Ultra-sharp images make old stars look absolutely marvelous
Using high-resolution adaptive optics imaging from the Gemini Observatory, astronomers have uncovered one of the oldest star clusters in the Milky Way Galaxy. The remarkably sharp image looks back into the early history of our Universe and sheds new insights on how our Galaxy formed.
Just as high-definition imaging is transforming home entertainment, it is also advancing the way astronomers study the Universe.
"Ultra-sharp adaptive optics images from the Gemini Observatory allowed us to determine the ages of some of the oldest stars in our Galaxy," said Leandro Kerber of the Universidade de São Paulo and Universidade Estadual de Santa Cruz, Brazil. Kerber led a large international research team that published their results in the April 2019 issue of the Monthly Notices of the Royal Astronomical Society.
Using advanced adaptive optics technology at the Gemini South telescope in Chile, the researchers zoomed in on a cluster of stars known as HP 1. "Removing our atmosphere's distortions to starlight with adaptive optics reveals tremendous details in the objects we study," added Kerber. "Because we captured these stars in such great detail, we were able to determine their advanced age and piece together a very compelling story."
That story begins just as the Universe was reaching its one-billionth birthday.
"This star cluster is like an ancient fossil buried deep in our Galaxy's bulge, and now we've been able to date it to a far-off time when the Universe was very young," said Stefano Souza, a PhD student at the Universidade de São Paulo, Brazil, who worked with Kerber as part of the research team. The team's results date the cluster at about 12.8 billion years, making these stars among the oldest ever found in our Galaxy. "These are also some of the oldest stars we've seen anywhere," added Souza.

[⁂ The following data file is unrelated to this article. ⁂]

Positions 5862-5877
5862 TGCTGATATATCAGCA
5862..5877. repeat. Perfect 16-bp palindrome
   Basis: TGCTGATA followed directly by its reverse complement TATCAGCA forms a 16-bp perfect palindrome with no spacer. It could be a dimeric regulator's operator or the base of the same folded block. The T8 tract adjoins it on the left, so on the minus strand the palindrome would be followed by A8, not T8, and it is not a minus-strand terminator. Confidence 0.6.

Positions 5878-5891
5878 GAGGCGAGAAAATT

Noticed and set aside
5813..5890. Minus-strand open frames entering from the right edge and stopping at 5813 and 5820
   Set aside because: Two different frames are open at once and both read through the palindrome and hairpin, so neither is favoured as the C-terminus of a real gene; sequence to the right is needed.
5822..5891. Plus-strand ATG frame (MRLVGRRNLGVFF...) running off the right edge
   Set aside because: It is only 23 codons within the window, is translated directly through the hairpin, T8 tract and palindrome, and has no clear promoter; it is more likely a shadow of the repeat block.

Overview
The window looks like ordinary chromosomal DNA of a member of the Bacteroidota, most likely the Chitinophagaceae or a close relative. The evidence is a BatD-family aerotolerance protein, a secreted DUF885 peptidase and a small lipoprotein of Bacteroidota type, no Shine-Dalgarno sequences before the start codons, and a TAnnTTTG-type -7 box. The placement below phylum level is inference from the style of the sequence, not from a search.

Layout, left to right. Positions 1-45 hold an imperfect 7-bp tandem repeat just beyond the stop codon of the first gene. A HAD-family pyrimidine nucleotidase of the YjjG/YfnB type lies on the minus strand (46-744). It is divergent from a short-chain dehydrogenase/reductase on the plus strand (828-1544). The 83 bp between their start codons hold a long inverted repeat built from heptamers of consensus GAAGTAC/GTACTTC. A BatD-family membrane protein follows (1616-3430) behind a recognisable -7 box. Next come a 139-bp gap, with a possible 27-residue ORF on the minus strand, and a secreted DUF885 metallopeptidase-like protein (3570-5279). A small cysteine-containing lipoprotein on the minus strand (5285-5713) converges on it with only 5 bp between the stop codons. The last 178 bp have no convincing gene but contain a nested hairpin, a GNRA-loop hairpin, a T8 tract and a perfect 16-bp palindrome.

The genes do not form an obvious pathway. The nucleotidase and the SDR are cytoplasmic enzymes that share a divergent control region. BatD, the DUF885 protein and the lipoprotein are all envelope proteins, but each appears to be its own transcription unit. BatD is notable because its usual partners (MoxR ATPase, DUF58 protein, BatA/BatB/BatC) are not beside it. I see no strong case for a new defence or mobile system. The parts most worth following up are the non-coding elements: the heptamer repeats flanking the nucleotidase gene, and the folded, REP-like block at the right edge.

"HP 1 is one of the surviving members of the fundamental building blocks that assembled our Galaxy's inner bulge," said Kerber. Until a few years ago, astronomers believed that the oldest globular star clusters—spherical swarms of up to a million stars—were only located in the outer parts of the Milky Way, while the younger ones resided in the innermost Galactic regions. However, Kerber's study, as well as other recent work based on data from the Gemini Observatory and the Hubble Space Telescope (HST), have revealed that ancient star clusters are also found within the Galactic bulge and relatively close to the Galactic center.
Globular clusters tell us much about the formation and evolution of the Milky Way. Most of these ancient and massive stellar systems are thought to have coalesced out of the primordial gas cloud that later collapsed to form the spiral disk of our Galaxy, while others appear to be the cores of dwarf galaxies consumed by our Milky Way. Of the roughly 160 globular clusters known in our Galaxy, about a quarter are located within the greatly obscured and tightly packed central bulge region of the Milky Way. This spherical mass of stars some 10,000 light years across forms the central hub of the Milky Way (the yolk if you will) which is made primarily of old stars, gas, and dust. Among the clusters within the bulge, those that are the most metal-poor (lacking in heavier elements) – which includes HP 1 – have long been suspected of being the oldest. HP 1 then is pivotal, as it serves as an excellent tracer of our Galaxy's early chemical evolution.